In 2022, the top earning seniors rake in $4,194 per month in Social Security benefits, and they'll be sitting even prettier next year. The 2023 cost-of-living adjustment (COLA), which helps benefits keep pace with inflation, is the third-highest since 1980, at 8.7%. And that's sending the maximum Social Security benefit surging to a record high. 

While all seniors on Social Security can expect an increase beginning in January, only an elite few will claim the top prize. Here's how to find out if you're one of them.

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Who earns Social Security's maximum benefit?

There are three criteria you need to meet in order to earn Social Security's maximum benefit in 2023. First, you need to work for at least 35 years before claiming. This is because the Social Security Administration bases your benefit on your average monthly earnings from your 35 highest-earning years, adjusted for inflation. 

If you apply before you've worked this long, you'll have zero-income years factored into your calculation. Even one of these will automatically put the maximum monthly benefit beyond your reach.

Second, you have to pay Social Security payroll taxes on the maximum taxable income in your 35 highest-earning years. Not everyone knows this, but the government doesn't collect Social Security taxes on all income. In 2022, only the first $147,000 is subject to these taxes, and in 2023, that number will rise to $160,200. But in prior years, it was lower.

This is why most people aren't able to claim the top benefit. Few people manage to pull in that much money throughout their careers, let alone do it in 35 separate years. 

The final step to claim the maximum benefit is to delay benefits until 70. While it's possible to claim checks as early as 62, many don't realize that doing so shrinks your benefit. Your checks increase a little for every month you delay benefits until you reach the maximum benefit at 70.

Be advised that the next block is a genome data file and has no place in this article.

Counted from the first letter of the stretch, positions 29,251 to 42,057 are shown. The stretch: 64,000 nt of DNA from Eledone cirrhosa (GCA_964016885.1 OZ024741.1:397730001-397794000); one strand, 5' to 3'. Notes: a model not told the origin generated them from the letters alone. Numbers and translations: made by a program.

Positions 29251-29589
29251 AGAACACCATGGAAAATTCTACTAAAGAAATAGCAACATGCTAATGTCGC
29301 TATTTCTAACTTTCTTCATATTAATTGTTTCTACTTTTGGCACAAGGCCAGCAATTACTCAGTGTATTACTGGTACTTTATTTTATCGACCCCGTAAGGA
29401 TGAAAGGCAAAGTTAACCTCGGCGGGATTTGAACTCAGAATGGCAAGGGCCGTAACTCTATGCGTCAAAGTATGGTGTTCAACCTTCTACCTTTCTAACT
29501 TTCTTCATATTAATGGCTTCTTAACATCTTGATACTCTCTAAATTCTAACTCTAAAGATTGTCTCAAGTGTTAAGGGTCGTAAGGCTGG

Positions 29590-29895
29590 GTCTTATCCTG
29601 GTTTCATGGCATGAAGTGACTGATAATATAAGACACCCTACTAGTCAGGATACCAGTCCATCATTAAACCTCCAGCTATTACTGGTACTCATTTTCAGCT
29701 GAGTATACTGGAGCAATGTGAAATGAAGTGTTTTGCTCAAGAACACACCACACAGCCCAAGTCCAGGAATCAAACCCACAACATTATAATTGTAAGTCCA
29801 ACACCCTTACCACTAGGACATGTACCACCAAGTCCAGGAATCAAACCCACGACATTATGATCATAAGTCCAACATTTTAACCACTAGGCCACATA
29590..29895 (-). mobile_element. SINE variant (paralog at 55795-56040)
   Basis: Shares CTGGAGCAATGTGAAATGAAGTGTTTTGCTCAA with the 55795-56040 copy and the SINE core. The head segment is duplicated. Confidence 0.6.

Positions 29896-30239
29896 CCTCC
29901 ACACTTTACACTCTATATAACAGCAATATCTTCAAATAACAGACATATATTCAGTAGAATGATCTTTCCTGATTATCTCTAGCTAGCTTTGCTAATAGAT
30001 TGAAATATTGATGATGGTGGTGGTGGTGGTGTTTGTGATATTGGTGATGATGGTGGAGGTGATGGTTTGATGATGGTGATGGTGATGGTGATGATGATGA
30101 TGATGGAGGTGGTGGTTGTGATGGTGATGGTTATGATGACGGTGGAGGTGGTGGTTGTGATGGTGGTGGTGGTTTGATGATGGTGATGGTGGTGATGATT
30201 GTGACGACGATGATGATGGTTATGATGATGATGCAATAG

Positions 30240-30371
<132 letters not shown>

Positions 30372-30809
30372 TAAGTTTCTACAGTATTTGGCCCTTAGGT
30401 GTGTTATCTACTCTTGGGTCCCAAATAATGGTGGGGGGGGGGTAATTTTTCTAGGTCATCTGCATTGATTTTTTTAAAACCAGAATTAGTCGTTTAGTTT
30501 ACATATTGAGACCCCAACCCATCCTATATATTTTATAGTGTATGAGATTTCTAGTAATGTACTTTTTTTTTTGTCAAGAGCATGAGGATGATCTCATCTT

Those lucky few who meet all three criteria in 2023 will bring home $4,555 monthly checks. That adds up to an annual benefit of $54,660. 

What if you can't claim the maximum Social Security benefit?

Most people won't take home quite this much, but don't let that discourage you. You can still use this information to squeeze as much out of the program as possible. 

Perhaps the easiest way to increase your benefit is to continue working. Being employed for at least 35 years will help you avoid zero-income years in your benefit calculation, and working even longer could boost your benefit over time. Most people earn more later in their careers than they did when they were just starting out. Once they pass the 35-year mark, these later, higher-earning years replace their earlier, lower-earning years in their benefit calculation.

Taking steps to increase your income can also help boost your Social Security checks. Plus, they'll give you more money to spend today. You could work overtime, find a better-paying job, or start a side hustle to give you a few ideas.

As for delaying until 70, this could be a smart decision if you can afford to fund retirement on your own until then and expect to live into your 80s or beyond. But claiming early could be a wiser choice if you're already retired and struggling financially, or you don't expect to live long.

You could also claim benefits at your full retirement age (FRA) as a middle ground. This is anywhere from 66 to 67, depending on your birth year. If you claim at this age, you get the full benefit you've earned based on your work history, with no adjustments up or down for early or delayed claiming.

Think through all your options, and choose a tentative claiming age for now. You can always adjust this over time if your retirement goals or time line change.